The review was published in the June issue of Financial Theory and Practice, Vol. 36(2) pp 221-227.

Wednesday, 11 July 2012

Voting with feet (part 2)

or Could the Tiebout model be used to solve problems in health insurance?

After the first part introduced the ‘voting with feet’ concept and touched upon migration patterns in the US to see whether this story actually holds, the second part will ask whether the voting with feet concept can be applied to the problem of US health care provision. 

The individual mandate and the health insurance debate was one of the key points that will characterize Obama’s presidency. While arguments in favour suggest the individual mandate is necessary to address the adverse selection problem in the health insurance market (a classical paternalist approach), arguments against usually touch upon individual liberty issues of forcing upon the people to purchase insurance when they choose not to. There is also an interesting argument from Cochrane that the supposed market failure in the health insurance market exists due to over-regulation of that market (or in other words due to government failure).

Introduce voting with feet

Many suggestions have been made that the health care reform (the individual mandate in particular) should be legislated on a state level rather than a federal level, so that people can “vote with their feet” in terms of health services provided. Limiting ones choices via a federally imposed punishment for non-cooperation is a dangerous interplay with personal freedom. That’s why the law has a negative connotation for more than half of Americans. 

How would this look like? Let’s assume that the individual mandate is legislated in the Northern part of the country while the Southern states have opposed it. Or even better, let’s randomize (in order to avoid any geographical and semi-cultural bias) and assume that accepting and opposing states vary based on territorial location across the country.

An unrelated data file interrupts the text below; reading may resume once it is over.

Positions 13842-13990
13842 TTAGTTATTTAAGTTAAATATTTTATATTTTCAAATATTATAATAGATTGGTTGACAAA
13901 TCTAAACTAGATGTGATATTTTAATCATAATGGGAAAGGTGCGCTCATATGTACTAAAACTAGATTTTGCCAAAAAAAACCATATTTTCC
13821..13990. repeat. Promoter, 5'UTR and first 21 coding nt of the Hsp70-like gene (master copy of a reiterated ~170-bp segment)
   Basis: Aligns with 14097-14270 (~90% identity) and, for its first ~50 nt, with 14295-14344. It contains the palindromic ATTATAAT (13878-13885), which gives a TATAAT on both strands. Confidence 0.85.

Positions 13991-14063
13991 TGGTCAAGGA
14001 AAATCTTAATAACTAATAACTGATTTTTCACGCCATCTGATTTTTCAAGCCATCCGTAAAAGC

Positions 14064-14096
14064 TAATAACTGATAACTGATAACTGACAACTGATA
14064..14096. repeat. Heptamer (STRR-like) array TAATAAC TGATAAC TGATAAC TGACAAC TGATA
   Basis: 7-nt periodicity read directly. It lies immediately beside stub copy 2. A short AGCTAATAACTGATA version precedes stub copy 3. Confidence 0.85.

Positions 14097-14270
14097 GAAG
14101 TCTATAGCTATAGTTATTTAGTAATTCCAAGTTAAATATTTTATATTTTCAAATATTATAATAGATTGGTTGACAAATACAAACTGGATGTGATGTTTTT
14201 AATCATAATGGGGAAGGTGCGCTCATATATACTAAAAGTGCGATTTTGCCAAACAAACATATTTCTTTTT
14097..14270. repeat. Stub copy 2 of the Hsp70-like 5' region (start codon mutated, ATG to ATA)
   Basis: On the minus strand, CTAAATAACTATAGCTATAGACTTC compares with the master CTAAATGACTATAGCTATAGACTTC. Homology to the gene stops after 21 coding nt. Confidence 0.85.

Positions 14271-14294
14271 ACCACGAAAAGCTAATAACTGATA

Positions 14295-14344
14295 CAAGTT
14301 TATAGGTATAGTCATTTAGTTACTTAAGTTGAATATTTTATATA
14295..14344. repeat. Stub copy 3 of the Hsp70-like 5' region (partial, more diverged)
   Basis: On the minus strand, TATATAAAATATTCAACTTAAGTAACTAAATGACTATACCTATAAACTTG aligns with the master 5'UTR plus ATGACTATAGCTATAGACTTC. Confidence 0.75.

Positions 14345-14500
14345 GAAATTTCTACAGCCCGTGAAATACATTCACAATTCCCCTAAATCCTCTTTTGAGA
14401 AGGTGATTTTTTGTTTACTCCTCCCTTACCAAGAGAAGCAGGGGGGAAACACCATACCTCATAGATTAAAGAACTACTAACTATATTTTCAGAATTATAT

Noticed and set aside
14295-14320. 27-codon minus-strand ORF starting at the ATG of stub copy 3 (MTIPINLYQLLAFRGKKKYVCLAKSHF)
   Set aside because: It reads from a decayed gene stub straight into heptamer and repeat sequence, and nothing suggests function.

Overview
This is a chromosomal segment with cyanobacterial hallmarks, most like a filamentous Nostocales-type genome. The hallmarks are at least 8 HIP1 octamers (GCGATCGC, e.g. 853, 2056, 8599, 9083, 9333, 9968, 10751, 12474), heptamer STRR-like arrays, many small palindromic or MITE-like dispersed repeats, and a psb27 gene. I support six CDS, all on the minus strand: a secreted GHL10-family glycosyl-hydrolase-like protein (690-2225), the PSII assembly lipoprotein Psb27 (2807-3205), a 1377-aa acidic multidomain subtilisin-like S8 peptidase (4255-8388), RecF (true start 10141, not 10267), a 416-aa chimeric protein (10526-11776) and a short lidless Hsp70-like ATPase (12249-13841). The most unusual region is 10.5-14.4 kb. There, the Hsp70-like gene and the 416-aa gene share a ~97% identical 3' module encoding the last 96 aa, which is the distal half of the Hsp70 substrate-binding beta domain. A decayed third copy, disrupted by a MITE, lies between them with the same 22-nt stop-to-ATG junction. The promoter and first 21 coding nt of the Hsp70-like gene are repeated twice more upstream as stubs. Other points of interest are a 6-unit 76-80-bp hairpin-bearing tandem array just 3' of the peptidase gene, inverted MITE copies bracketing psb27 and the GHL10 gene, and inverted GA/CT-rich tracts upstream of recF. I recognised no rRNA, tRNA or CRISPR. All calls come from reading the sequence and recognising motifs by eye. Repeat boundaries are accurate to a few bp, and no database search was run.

Would this cause rapid inter-state migration from the accepting into the opposing states for all those who feel that the individual mandate is unconstitutional? Yes and no. It basically depends on whether the individual mandate will make their utility lower than the alternative of moving to an opposing neighbouring state (taking into account the transaction costs of finding a new job and place to live). I doubt that the price of the health insurance (or the ‘tax’ imposed for non-payers) is so high that people will decide to move for that reason alone. 

For example, how many Massachusetts citizens emigrated to another state because of Romney’s individual mandate? I’m assuming not much. 

Having said that, I still think it’s better to allow individual states to leave it up to their citizens to vote pro or against the insurance particularly since this is unlikely to lead to a mass inter-migration within the United States. Every individual state will act on the democratic principles where the majority of its people will decide whether or not they are willing to accept the reform. This seems much more fair and much more durable than a rule imposed on a federal level that can simply be repealed if Republicans win the House, the Senate and the Presidency in the forthcoming elections. Legislating an important and widespread law such as this only to repeal it in a few months time (even in a few years time) is a dangerous thing to do to the fragile state of the US health system.